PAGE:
Why is it Important to Wear Arc-Rated PPE?
Wearing certified fire and arc-resistant garments help protect you from the life-threatening effects of an arc flash event. In the US, about 5-10 arc explosions occur daily, and over 2000 workers are treated for arc flash burns yearly. Your chance of survival significantly decreases when more than 40-50% of your body has been burned from an arc flash exposure due to infections.
The event of an arc flash occurs when a flashover of light and heat produces an electrical current that leaves its intended path traveling through the air from one conductor to another. This event can occur due to several circumstances like dust, condensation, material failure, dropping your tools, or faulty installation. The results of an arc flash exposure can lead to severe injury or death depending on three factors - the temperature, the time for the circuit to break, and how close you are to the hazard. The effect of exposure often results in burns and can melt your clothing onto your skin if you’re not wearing certified fire-resistant clothing. Flying objects like molten metal can also create a building fire, a sound blast, and intense heat. The amount of heat that radiates from an arc flash can reach up to about 35,000°F in seconds, then immediately cools off. That is nearly 4x hotter than the surface of the sun. Because of how quickly an arc flash occurs, there’s no way to escape it once it happens.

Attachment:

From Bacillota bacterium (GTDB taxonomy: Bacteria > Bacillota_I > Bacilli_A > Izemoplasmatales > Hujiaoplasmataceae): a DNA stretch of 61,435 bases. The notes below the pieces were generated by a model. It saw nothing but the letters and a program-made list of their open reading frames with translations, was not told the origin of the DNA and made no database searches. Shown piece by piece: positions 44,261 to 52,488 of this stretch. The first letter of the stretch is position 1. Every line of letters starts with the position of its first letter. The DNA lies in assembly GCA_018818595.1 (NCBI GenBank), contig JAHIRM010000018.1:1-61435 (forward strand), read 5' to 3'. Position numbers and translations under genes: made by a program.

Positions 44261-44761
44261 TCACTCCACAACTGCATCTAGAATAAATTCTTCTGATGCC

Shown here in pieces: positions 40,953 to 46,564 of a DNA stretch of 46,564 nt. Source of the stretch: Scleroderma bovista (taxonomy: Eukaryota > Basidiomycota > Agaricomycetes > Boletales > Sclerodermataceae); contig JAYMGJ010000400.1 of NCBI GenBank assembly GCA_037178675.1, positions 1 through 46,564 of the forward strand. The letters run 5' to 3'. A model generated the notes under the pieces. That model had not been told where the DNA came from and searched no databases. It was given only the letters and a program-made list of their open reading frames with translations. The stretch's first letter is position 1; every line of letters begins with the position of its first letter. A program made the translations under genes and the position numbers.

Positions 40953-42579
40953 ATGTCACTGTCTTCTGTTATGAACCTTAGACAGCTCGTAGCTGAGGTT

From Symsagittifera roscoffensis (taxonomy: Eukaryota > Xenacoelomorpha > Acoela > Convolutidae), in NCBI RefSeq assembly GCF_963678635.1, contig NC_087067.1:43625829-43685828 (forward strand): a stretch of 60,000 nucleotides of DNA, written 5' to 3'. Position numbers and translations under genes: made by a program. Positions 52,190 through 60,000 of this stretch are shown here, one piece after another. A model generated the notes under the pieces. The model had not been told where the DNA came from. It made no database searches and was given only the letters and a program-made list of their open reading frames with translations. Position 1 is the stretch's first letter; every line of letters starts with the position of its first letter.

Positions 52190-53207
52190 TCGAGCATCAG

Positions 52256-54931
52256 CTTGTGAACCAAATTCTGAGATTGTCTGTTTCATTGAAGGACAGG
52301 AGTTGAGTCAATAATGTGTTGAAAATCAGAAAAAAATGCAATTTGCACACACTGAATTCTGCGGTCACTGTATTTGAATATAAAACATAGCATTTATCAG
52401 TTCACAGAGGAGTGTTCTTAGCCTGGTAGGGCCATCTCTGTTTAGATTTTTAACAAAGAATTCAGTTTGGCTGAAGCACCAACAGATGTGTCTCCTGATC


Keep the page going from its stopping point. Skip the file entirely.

Here’s an example of an Exxtreme™ Jacket exposed to a real-life arc flash event. The burn reaction caused the burned areas of the jacket to turn a yellow-green color instead of creating holes or break-opens reducing your exposure to an arc flash.
Steps to Prevent Arc Flashes
Depending on whether you’re working on or near energized equipment, some will have a more significant flash protection boundary, and some will have a lower boundary. The flash protection boundary or outer boundary is the farthest boundary from the energy source. The best preventive measure to reduce arc flash exposure is by de-energizing the equipment you’re working on. Additional steps to reduce exposure are using your work safety practices, barricades, insulation, or ground fault circuit interrupters. If you must work with energized equipment, it’s essential to wear certified PPE, create a workplace safety program, and use insulated tools. Plan out your work. Don’t take shortcuts.
Does Your PPE Meet Industry Safety Standards?
A primary component to help reduce your exposure to an arc flash is wearing arc-rated PPE. The DragonWear collection is constructed with inherent fire and arc-resistant fabrics, meaning it protects you from intense heat and high energy resulting from an arc flash for the life of the garment. When exposed to an arc flash or flash fire event, the FR fabric creates a barrier between you and the hazard, greatly reducing the risk of suffering a burn injury. Understanding the level of protection required for your industry is essential. The National Fire Protection Association (NFPA) standard for garments protecting against arc flashes is known as NFPA 70E. This standard is specifically designed for electrical safety in the workplace to protect workers from major electrical events.